2
$\begingroup$

Given a Markov process $(X_t)_{t \geq 0}$ I would like to verify that $P(X_{t_3} \in A | X_{t_2} \in B \; X_{t_1} \in C)= P(X_{t_3} \in A | X_{t_2} \in B)$ with $t_3 > t_2 > t_1$. I know it should be obvious, but I would like to prove thaat using (if possible) only the definition of a Markov process, that is $E[\phi(X_{t+h})| \mathcal{F}_t]= E[\phi(X_{t+h})|X_t]$ or equivalently $ P(X_{t+h}| \mathcal{F}_t)= P(X_{t+h}|X_t)$. It should be really easy, but I just don't get how to use conditional probability to make it work.

$\endgroup$
2
  • $\begingroup$ What does ${F}_t$ mean in your question? $\endgroup$ – soobster Jul 11 '19 at 20:49
  • $\begingroup$ It is the filtration at a time $t$ $\endgroup$ – tommy1996q Jul 11 '19 at 20:58
2
$\begingroup$

Firstly, this is not actually true. For example, define an i.i.d. sequence of random variables $\{X_i\}$ defined by,

$$X_i = \begin{cases} 1 &\text{ with probability }1/2\\ -1 &\text{ with probability }1/2 \end{cases}.$$

Let $S_n = \sum_{i=1}^n X_i$ (here $S_0 = 0$). Then $\{S_n:n\in\mathbb{N}\}$ is a Markov chain. Let $t_1 = 1$,$t_2 = 2$ and $t_3 = 3$. Let $C = \{S_1 = 1\}$, $B = \{|S_2|\leq 2\}$ and $A = \{S_3 = -3\}$. If at time 1, $S_1 = 1$, then it's impossible for $S_3 = -3$, so

$$P(S_{t_3} \in A|S_{t_2}\in B,S_{t_1}\in C) = 0.$$

On the other hand, $|S_2| \leq 2$ with probability 1, so

$$P(S_{t_3} \in A|S_{t_2}\in B) = P(S_3= -3) = 1/8 \neq 0 = P(S_{t_3} \in A|S_{t_2}\in B,S_{t_1}\in C).$$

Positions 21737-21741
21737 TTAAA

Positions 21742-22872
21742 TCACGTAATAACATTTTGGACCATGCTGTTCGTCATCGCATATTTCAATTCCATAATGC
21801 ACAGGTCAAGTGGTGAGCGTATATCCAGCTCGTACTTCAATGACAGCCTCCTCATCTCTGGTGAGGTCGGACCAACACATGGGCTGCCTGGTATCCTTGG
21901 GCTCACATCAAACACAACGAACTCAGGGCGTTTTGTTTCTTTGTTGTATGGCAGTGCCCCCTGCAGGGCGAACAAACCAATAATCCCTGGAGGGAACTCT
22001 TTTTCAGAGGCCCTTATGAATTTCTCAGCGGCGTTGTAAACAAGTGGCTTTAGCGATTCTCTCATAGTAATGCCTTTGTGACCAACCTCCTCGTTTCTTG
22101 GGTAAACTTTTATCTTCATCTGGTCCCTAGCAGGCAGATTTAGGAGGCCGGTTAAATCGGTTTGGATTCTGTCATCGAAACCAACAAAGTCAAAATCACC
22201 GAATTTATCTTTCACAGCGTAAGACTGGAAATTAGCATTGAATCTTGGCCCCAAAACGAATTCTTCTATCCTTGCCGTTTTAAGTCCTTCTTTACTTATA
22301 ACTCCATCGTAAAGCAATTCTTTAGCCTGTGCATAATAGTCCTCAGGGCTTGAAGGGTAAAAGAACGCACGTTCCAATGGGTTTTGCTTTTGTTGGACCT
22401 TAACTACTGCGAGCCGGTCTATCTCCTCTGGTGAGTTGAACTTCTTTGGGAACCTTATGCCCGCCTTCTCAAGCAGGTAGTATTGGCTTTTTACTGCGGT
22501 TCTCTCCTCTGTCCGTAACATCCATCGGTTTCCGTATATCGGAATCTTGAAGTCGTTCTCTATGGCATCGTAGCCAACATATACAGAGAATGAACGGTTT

I think what you actually wanted to prove was,

$$P(X_{t_3} \in A|X_{t_2},X_{t_1}) = P(X_{t_3} \in A|X_{t_2}).$$

Notice, in the discrete setting, we can write this as,

$$P(X_{t_3} \in A|X_{t_2}=x_2,X_{t_1}=x_1) = P(X_{t_3} \in A|X_{t_2}=x_2),$$

whenever $P(X_{t_2}=x_2,X_{t_1}=x_1) > 0$. But we cannot replace $(x_2,x_3)$ with non-atomic sets. That's why the definition of the conditional expectation is a general statement about integrals over different filtrations rather than a straight-forward conditional probability as defined in an undergraduate probability course.

We can do this through repeated iteration of the tower property. Notice that,

$$\sigma(X_{t_2}) \subset \sigma(X_{t_2},X_{t_1}) \subset \mathcal{F}_{t_2}.$$

Then,

\begin{align*} P(X_{t_3}|X_{t_2},X_{t_1}) &= E[P(X_{t_3}|X_{t_2},X_{t_1})|\mathcal{F}_{t_2}] \\ &= E[P(X_{t_3}|\mathcal{F}_{t_2})|X_{t_2},X_{t_1}] \\ &= E[P(X_{t_3}|X_{t_2})|X_{t_2},X_{t_1}] \\ &= P(X_{t_3}|X_{t_2}). \end{align*}

Hope that helps!

*edits: Fixed some typos.

$\endgroup$
2
  • 1
    $\begingroup$ Great answer! Thanks! $\endgroup$ – tommy1996q Jul 20 '19 at 8:57
  • $\begingroup$ No problem. I remember specifically working through this exact question while I was preparing for prelims a couple years ago, so it was a pleasure to go over that again. $\endgroup$ – forgottenarrow Jul 20 '19 at 11:11

Your Answer

By clicking “Post Your Answer”, you agree to our terms of service, privacy policy and cookie policy

Not the answer you're looking for? Browse other questions tagged or ask your own question.